I looked at 8 media stories totalling 6,185 words: 4 were wire services, 3 were newspaper stories and one was a CRUX article by well known vaticanista, John Allen. I did a computer count and an eye count of the words “family” and “families”: they were used 14 times!


I did not attend today’s early afternoon press briefing on the synod because I was preparing this week’s edition of “Vatican Insider” for EWTN radio and working on this column, my photo archive, etc. The synod news I present below is important and is a key to understanding how the 10 language groups viewed the “relatio” that was released last Monday and what suggestions and ideas they have made for the final document that will be published sometime over the weekend (most likely Sunday, it is being said). As you can see by the title, all participants want a more Christ-centric focus on the family – definitely good news!

The best news of the week is yet to come, for on Sunday, October 19, during Mass in St. Peter’s Square, Pope Paul VI – the predecessor of both Pope Francis and Pope emeritus Benedict – will be beatified. Pope Paul was actually the first of four pontiffs I ever spoke to (September 1974 at Castelgandolfo), although St. John XXIII was the first Pope in whose presence I was.


I spoke several days ago with Cardinal Timothy Dolan, archbishop of New York and a friend of some 20 years. We sat on a rooftop terrace of the North American College where he was rector from 1994 to 2001 and where I took the photos you see here. Just a quick note: if you hear a slight background noise a few times, it is coming from the new building that is being constructed to accommodate offices, classrooms, some chapels and some residence rooms (one of the photos shows the almost-completed new building).


This is a do-not-miss interview as Cardinal Dolan will answer many questions – and perhaps a few doubts – you have about the synod on the family in which he is participating.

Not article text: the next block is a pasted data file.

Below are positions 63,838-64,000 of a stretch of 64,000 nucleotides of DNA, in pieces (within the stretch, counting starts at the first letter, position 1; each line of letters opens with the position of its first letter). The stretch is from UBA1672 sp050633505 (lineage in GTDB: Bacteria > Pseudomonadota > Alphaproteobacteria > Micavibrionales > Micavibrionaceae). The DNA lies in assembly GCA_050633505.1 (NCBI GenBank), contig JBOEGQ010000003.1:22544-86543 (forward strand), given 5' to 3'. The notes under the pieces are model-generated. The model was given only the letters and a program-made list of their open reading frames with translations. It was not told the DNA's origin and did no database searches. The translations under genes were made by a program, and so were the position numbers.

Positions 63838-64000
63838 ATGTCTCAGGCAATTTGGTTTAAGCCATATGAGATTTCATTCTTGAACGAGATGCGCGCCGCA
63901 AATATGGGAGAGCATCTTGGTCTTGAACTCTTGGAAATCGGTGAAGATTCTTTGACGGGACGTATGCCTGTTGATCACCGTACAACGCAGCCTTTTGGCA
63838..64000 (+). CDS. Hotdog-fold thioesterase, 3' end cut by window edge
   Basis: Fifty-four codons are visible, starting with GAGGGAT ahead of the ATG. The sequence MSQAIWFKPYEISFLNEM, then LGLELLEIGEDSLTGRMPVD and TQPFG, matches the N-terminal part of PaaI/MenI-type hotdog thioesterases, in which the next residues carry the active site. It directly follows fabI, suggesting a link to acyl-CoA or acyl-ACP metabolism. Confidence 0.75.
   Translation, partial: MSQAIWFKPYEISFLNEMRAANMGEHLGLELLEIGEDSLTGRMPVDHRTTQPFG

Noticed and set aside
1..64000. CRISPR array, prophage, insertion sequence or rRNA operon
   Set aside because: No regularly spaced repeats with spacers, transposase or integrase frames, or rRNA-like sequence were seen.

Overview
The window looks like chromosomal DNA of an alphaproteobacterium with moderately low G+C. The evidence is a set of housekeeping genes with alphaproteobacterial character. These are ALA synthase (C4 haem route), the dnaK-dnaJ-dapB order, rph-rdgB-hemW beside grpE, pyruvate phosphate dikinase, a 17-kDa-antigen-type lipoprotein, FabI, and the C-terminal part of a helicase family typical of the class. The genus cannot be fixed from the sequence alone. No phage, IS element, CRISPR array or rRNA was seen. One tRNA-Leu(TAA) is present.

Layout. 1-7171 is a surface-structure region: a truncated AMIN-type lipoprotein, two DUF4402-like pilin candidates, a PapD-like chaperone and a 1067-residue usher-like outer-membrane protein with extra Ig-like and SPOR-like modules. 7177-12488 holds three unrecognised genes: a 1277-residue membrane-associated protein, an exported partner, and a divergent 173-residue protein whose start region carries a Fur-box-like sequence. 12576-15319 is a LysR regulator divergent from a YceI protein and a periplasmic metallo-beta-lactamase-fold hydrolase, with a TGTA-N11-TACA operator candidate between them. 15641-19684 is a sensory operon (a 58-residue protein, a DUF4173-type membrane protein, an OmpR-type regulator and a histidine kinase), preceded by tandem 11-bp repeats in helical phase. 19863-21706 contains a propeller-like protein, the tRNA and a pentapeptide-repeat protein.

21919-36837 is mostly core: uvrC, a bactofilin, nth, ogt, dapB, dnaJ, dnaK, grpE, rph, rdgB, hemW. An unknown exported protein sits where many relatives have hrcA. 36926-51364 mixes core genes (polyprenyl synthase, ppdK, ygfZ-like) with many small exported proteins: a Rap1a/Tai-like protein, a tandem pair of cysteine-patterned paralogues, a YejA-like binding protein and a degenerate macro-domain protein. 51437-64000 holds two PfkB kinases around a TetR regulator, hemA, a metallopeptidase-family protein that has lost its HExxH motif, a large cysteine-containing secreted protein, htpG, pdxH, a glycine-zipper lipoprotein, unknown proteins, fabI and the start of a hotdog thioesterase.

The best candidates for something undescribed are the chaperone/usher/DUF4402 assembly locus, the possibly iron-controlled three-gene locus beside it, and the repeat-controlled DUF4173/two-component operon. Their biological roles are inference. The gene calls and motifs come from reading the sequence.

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As you know, in the United States, you can listen to Vatican Insider on a Catholic radio station near you (there is a list of U.S. stations at http://www.ewtn.com) or on Sirius-XM satellite radio. If you live outside the U.S., you can listen to EWTN radio on our website home page by clicking on the right side where you see “LISTEN TO EWTN.” Vatican Insider airs Saturday mornings at 9:30 am (Eastern time) and re-airs Sundays at 4:30 pm (ET). Check for your time zone. Past shows are found in Vatican Insider archives:


(VIS) Benedict XVI will attend the beatification of his predecessor, Pope Paul VI in St. Peter’s Square on Sunday, according to Fr. Federico Lombardi, head of the Holy See Press Office. The Pope emeritus was made a cardinal by Paul VI, and the ceremony will be attended by another two cardinals created by the late pontiff: Cardinals Paulo Evaristo Arns, archbishop emeritus of Sao Paulo, Brazil, and William Wakefield Baum, major penitentiary emeritus.

A press conference was held this morning in the Holy See Press Office to present the figure of the new blessed and his relevance to the contemporary Church. The speakers were Cardinal Giovanni Battista Re, prefect emeritus of the Congregation for Bishops; Fr. Pierantonio Lanzoni, episcopal delegate for the promotion of the memory of Paul VI in the diocese of Brescia, where the pontiff was born in the town of Concesio in 1897; Fr. Antonio Marrazzo, C.SS.R., postulator of the cause for beatification and Fr. Davide Milani, spokesperson for the diocese of Milan, where Cardinal Montini was archbishop between 1954 and 1963.

Thousands of pilgrims are expected to attend the beatification and related events. On Saturday October 18, in the Roman basilica of the Twelve Apostles, Cardinal Angelo Scola, archbishop of Milan, will preside at Vespers. Before he was elected to the papacy, Paul VI was archbishop of Milan. At 10.30 a.m. on Sunday, in St. Peter’s Square, the Mass of beatification will be celebrated by Pope Francis. At 9.30 a.m. on Monday October 20, in the basilica of St. Paul Outside-the-Walls, Cardinal Scola will celebrate a Mass of thanksgiving for the faithful of the dioceses of Milan and Brescia.


(Vatican Radio) The vision of the world, and above all of the family, must be one which “passes through the lens of the Gospel, to encourage men and women to the conversion of the heart”. In short there must be a more “Christ-centric” focus on the family.

This – in summary – is the conclusion reached by the ten Small Groups, at the end of the second phase of the ongoing Synod on the Family. (Emer McCarthy reports on radio)